I am a helper. My personality is to try to meet the needs of others, and today I feel like I didn’t meet their needs. But worse than that I felt I couldn’t meet their needs. The other part of my personality wants to understand the big picture. But I could not do that either. I know the facts: I am not God. I can not be in control. I can not be in the know. I can not fix everything. I will not understand why life has such drastic differences that form us into the precious children of God. But my job is to “glorify God with everything that I do.” So, I will love with all I have, play as hard as I can, and serve God’s precious children.

Posted by: colettee | March 11, 2010

What do you see?

March 9, 2010


So without the howling wind the temperatures for sleep was perfection. Cool but not freezing but the wakeup call was the same :) I really am used to it now, but it’s still just totally different for me. Coming from a college campus where people don’t appreciate you talking to them until after 10 am, hear people halfway through their day at 6:30 am is slightly shocking. Another tasty breakfast, packed lunch later and we’re on our way to our sites! With Harvey and Carlos directing our van, we began the trek to the school in the mountains. It was further than Apanas but in the same direction, North of Jinotega. After beautiful scenery, an hour in the van, about 15 minutes walking up the steep part of the hill, and a flat tire, we made it to “la escuela.” The kids were playing handball, climbing on the swing set, and in class. Sandra, a Nicaraguan with two adorable boys, came up there with us. She talked to the teachers and all the students lined up between the two buildings (with two classrooms each) to sing some new songs. The one that directly translated was Heads, Shoulders, Knees and Toes [Cabeza, Hombrio, Rodilla y Pias]. The kids had a lot of fun doing the big goofy motions and learning the songs. Their faces were filled with smiles that covered their whole face, and their laughter filled the air. We pulled out books next and got in little groups to sit and read with the children! I had a group of eight 6-8 year olds= precious. A couple of them could read really well, and the words they couldn’t read they knew how to sound out. A couple other ninos were hanging on each word I tried to pronounce. Then a few kept pointing to animals or things in the pictures. There was one who just lost interest- not everyone can love reading. We read books about Hector the Tractor, Ramona (a monkey who I think fell in love), Aristocats, a mermaid book, and Huevos verde y jamon (Green Eggs and Ham by Dr. Suess)! It was a very nice mix of reading material. The older kids told us the sweetest goodbye. Thanking us for coming and spending time with them. We responded by saying “Thank you for letting us be with you today, we love you and will not forget you!” After painful goodbyes, we headed back down the mountain to Jinotega. We got back to the mission a little early and had time to catch up on sleep, showering and blogging. A little down time is always good. We had supper together then went to church. Benny has been teaching on Tuesday nights for a while so we had an English lesson- pretty exciting. He was asking, “What we saw?” And saying that it depended on the eyes we were looking through. Ours, 4-year-old Nicaraguan’s, translator’s, God’s? Our group debriefing time was special tonight. Talking with the many fabulous people on this trip about their experiences and the impact it had on them is moving for me.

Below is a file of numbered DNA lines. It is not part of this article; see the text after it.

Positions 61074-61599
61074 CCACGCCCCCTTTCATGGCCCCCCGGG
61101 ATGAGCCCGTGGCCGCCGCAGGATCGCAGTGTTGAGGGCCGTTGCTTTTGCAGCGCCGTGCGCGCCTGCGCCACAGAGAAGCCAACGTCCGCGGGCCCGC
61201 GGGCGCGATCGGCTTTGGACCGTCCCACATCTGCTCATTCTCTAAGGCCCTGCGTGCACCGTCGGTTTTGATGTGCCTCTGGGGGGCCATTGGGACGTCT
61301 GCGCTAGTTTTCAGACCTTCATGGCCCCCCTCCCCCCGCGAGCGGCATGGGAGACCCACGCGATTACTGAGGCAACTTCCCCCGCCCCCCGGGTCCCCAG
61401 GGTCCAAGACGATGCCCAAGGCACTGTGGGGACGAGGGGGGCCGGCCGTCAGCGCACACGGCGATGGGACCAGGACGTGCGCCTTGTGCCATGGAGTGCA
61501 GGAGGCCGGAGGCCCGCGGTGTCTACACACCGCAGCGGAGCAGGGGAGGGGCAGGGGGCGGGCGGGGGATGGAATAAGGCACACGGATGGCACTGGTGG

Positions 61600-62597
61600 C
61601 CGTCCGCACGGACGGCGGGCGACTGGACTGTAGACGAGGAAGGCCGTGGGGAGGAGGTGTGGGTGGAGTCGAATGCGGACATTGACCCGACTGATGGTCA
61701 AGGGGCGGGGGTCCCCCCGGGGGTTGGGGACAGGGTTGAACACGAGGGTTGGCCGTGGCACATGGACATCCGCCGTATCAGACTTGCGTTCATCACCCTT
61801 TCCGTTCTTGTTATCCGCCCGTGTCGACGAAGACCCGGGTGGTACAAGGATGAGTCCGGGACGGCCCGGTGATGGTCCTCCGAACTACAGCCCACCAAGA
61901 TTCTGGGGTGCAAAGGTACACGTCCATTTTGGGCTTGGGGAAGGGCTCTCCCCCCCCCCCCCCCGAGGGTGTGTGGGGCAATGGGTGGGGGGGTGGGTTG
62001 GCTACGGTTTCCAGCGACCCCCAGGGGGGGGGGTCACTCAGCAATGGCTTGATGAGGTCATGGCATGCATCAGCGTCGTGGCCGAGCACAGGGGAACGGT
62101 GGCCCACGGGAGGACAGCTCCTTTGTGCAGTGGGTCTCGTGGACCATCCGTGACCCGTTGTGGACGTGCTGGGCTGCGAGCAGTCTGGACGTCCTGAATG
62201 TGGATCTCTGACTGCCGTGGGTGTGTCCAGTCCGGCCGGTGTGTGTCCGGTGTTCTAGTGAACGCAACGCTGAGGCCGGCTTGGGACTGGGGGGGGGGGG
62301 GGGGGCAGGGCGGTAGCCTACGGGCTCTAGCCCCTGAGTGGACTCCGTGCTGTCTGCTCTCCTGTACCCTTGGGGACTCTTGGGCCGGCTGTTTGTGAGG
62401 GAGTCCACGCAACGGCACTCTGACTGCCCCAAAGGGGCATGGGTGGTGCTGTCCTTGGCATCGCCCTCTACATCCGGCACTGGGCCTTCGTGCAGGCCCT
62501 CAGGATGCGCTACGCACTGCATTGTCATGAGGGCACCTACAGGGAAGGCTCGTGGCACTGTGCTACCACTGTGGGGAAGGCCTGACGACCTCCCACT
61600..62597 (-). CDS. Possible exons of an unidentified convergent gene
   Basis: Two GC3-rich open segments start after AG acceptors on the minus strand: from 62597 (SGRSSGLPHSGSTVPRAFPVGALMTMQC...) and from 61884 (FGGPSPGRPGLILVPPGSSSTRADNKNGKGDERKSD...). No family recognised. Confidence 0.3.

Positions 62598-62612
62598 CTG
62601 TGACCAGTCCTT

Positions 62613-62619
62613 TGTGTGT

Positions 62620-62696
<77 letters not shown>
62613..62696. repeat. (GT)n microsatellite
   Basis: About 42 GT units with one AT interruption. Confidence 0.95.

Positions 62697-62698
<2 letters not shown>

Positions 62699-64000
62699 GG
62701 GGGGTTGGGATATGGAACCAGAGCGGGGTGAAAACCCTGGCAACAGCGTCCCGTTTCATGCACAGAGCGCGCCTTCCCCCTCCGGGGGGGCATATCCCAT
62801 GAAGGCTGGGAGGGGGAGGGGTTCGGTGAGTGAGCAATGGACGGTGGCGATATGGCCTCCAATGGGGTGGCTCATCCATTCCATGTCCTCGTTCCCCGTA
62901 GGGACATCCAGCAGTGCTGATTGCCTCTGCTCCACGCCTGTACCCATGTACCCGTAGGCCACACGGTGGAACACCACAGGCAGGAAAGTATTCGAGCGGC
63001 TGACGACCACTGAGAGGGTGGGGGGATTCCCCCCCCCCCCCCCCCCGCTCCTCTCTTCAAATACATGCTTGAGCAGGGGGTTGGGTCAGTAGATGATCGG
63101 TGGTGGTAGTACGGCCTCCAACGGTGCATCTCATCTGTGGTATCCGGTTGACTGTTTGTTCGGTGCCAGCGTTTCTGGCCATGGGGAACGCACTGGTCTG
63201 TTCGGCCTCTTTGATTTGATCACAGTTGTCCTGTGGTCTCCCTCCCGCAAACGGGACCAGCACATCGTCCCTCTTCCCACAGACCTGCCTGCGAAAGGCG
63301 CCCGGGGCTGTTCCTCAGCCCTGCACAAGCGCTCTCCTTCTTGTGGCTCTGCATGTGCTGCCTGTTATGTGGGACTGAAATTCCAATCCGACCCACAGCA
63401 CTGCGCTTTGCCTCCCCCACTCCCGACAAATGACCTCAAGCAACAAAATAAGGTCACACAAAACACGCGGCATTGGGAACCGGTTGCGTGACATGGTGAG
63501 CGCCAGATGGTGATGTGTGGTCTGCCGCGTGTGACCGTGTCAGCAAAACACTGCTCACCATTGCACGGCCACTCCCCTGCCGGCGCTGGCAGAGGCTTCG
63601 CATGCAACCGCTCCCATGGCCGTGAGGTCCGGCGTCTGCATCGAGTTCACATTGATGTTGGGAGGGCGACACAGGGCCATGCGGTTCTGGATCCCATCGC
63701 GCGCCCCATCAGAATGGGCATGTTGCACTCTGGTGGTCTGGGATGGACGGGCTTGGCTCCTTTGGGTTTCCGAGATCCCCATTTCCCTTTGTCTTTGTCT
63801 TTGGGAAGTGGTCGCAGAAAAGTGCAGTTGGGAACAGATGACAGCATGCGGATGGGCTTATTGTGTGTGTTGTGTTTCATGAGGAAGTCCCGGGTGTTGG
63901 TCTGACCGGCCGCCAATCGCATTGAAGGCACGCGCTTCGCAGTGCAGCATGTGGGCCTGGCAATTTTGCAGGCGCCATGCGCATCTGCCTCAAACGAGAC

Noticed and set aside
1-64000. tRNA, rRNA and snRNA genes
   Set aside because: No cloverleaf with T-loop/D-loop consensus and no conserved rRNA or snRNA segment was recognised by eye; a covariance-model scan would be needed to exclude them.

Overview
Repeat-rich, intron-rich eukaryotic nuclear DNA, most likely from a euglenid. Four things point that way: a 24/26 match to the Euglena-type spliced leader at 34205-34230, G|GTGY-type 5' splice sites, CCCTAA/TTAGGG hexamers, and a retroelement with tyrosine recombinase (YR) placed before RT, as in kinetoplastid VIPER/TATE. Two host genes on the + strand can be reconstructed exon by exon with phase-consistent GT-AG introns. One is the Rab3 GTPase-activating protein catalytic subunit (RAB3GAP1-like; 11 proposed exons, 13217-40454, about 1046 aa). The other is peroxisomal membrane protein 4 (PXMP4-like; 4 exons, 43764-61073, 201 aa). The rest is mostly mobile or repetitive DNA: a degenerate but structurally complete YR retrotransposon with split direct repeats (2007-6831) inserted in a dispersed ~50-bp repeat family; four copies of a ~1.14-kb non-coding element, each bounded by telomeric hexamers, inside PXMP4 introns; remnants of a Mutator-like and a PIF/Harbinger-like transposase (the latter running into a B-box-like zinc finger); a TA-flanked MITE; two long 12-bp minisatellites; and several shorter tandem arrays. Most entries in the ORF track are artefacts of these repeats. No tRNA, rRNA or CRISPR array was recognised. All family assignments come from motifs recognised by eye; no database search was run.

The song I’ve been singing today is: “Take my life and let it be all for you and for your glory! Take my life and let it be yours!” Those lines are my battle cry for the week.

Posted by: colettee | March 9, 2010

loving the language barrier

March 8, 2010

Monday Night